Which statement is correct:
- No pain, no gain
- Pain, no gain
I used to think I knew the answer. I told my older patients that the correct answer was number 2: pain, no gain. Now, I’m not as sure. Pain, no gain is partially responsible for my current condition. To avoid more pain, I avoided exercise.
Right now, I’m in pain! As I’ve already told you, I’ve enrolled in “Rock Steady” (a Parkinson’s exercise program). This is Parkinson’s Awareness Month and there are all kind of events scheduled.
Personally, I’m aware of Parkinson’s every day from the time I wake up until the time I go to bed. I’m also aware of the effects of degenerative arthritis, depression and obesity. I’ve finally ACCEPTED my problems and I’m actively fighting all three at once. My Rock Steady class is my best weapon. I exercise 3 times a week in class and the rest of the week, at exercise at home. Exercise hurts.
So, back to my initial question. I have pain this am in my knees. Yesterday, I worked on being able to get onto and off of the floor. I know it sounds easy (even a toddler can do it) but it isn’t. I didn’t succeed. Tomorrow, I’ll work on it again. Getting on and off the floor is critical as Parkinson’s patients, me included, tend to fall a lot.
I work with two instructors. They are excellent. They give you tasks to complete and work with you to help you succeed. They advise that you work at your own pace, rest when needed. I’ve had five six sessions and am frustrated by the fact that I have worsened with each session. I doubt I’ll even attempt getting on the floor in tomorrow’s session.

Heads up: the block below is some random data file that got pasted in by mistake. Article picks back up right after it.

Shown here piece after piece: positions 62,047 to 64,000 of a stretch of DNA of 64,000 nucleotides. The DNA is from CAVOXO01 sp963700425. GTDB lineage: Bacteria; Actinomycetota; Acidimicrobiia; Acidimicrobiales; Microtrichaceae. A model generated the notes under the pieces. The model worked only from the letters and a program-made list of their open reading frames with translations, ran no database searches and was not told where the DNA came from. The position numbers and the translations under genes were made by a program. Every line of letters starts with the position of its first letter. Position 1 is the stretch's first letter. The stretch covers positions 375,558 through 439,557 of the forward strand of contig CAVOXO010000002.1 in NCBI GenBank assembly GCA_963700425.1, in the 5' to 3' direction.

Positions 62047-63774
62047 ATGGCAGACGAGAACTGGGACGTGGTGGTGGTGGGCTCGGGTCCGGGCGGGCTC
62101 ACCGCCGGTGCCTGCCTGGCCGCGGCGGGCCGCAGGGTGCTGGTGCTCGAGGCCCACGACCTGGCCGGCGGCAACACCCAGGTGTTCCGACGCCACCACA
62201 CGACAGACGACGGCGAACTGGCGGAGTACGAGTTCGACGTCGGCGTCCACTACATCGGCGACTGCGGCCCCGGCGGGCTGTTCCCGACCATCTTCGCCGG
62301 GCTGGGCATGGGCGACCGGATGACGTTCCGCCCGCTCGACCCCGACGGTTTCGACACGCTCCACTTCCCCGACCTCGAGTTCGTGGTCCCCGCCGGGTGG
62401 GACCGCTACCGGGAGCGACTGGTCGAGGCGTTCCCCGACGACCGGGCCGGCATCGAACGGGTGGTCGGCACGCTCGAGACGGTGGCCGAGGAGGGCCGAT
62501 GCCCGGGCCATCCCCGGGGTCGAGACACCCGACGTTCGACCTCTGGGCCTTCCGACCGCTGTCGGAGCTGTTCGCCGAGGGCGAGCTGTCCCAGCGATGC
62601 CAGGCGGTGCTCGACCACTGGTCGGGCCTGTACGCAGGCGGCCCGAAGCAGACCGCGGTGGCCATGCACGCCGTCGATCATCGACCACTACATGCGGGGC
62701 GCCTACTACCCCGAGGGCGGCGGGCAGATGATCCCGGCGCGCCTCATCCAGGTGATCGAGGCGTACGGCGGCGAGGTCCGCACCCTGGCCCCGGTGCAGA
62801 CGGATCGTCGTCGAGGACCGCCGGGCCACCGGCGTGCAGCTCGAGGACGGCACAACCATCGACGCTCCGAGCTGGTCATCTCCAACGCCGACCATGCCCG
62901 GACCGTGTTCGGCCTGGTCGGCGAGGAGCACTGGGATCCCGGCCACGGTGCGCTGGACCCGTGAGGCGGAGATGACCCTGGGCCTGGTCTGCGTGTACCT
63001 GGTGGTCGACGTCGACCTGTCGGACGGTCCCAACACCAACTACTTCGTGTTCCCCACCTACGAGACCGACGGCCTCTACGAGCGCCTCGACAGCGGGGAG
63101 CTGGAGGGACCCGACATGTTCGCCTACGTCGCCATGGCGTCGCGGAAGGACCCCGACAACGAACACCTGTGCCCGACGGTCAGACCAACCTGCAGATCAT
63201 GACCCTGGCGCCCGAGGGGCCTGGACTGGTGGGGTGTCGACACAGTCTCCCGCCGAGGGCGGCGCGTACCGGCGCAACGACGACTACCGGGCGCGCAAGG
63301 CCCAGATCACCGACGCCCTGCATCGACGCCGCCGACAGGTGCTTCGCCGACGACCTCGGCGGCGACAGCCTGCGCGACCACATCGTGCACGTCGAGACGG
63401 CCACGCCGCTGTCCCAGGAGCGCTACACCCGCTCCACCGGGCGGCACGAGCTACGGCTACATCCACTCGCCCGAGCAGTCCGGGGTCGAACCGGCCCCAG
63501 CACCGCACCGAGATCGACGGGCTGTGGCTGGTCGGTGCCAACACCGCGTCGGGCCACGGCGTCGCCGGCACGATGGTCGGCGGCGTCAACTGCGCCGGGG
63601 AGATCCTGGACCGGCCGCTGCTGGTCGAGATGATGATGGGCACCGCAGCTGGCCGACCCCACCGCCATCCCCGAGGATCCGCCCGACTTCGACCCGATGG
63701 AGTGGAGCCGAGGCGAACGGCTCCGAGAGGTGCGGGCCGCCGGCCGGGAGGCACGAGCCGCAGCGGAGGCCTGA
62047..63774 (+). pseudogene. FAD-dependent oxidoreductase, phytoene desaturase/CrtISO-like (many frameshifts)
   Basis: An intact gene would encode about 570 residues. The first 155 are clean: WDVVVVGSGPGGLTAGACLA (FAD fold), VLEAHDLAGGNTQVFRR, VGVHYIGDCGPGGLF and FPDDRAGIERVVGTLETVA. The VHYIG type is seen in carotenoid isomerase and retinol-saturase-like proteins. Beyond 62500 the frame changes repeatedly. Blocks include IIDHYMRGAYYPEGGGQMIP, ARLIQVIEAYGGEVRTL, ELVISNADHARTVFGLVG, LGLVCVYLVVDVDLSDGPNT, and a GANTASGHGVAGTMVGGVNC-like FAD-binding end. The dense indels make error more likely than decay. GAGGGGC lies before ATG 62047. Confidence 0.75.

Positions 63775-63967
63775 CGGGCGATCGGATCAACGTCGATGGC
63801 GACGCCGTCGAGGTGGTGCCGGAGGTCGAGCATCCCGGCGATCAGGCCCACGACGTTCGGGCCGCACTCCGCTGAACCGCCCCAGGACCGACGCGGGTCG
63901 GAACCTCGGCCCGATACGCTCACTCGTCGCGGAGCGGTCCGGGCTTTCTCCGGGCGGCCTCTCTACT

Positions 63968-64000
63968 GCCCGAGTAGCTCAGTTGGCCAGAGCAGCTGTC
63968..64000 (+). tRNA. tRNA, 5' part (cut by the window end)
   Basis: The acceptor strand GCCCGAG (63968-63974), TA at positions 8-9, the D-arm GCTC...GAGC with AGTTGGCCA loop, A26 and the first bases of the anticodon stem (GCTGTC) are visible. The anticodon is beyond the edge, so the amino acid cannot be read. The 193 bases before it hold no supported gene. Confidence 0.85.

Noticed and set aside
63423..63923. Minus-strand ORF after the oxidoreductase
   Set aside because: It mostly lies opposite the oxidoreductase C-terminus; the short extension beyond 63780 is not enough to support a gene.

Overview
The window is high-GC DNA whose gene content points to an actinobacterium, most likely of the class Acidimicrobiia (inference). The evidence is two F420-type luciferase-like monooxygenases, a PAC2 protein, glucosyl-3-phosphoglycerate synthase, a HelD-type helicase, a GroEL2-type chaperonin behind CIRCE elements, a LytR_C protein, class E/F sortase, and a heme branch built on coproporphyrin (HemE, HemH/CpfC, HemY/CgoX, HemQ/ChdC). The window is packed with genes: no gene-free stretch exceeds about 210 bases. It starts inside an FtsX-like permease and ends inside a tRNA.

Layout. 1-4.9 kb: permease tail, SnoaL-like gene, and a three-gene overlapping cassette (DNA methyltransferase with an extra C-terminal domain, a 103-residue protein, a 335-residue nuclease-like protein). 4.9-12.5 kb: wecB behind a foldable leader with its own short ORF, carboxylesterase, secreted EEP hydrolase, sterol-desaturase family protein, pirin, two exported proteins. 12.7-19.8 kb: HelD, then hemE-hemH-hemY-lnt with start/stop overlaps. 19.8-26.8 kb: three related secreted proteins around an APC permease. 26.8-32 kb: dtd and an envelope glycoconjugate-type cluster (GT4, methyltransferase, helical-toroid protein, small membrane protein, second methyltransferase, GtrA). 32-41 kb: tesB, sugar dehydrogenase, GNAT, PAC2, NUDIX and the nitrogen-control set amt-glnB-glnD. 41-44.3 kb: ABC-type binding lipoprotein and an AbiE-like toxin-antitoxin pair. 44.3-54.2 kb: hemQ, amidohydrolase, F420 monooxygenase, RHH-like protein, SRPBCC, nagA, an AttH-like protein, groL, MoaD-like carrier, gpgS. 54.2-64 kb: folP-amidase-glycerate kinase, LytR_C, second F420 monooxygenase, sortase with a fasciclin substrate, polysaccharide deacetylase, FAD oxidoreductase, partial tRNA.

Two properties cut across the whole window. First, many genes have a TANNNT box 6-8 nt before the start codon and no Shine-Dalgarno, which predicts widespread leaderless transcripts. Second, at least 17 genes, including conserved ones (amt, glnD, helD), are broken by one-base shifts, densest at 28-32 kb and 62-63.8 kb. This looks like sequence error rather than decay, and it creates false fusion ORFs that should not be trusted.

It seems that the “no pain, no gain” approach is going to fail as did the “pain no gain”. What’s a guy to do? The obvious answer is to quit exercising. That’s also the wrong answer. So, I’ll keep exercising and look for a less painful midground.
The lesson for today is not whether number one or number two is correct. The lesson for today is about ACCEPTANCE. Until I accepted my disability/illness, there was nothing to fight, nothing to understand, nothing to learn about and, certainly, nothing I could do about it.
With acceptance comes a host of possibilities, Rock Steady and deep brain stimulation are the two I’m focusing on currently. Hopefully, research will find even better options in the future.
Over the next few days, I’m going to hit you up for donations to the Michael J Fox’s Parkinson’s Foundation. They need funds to continue to explore treatments for Parkinson’s. There will be a Parkinson’s event in your area this month; please join in.
Here’s your joke for today:
A general is being driven in a jeep through the desert on the way to a training exercise. Out in the middle of nowhere, the jeep breaks down. The female jeep driver jumps out, opens the hood and starts working on the engine. The general, wanting to be helpful, finds a toolbox in the back and opens it. “Do you want a screwdriver?” he asks. “Might as well, it’s going to be a while before anyone shows up,” she says!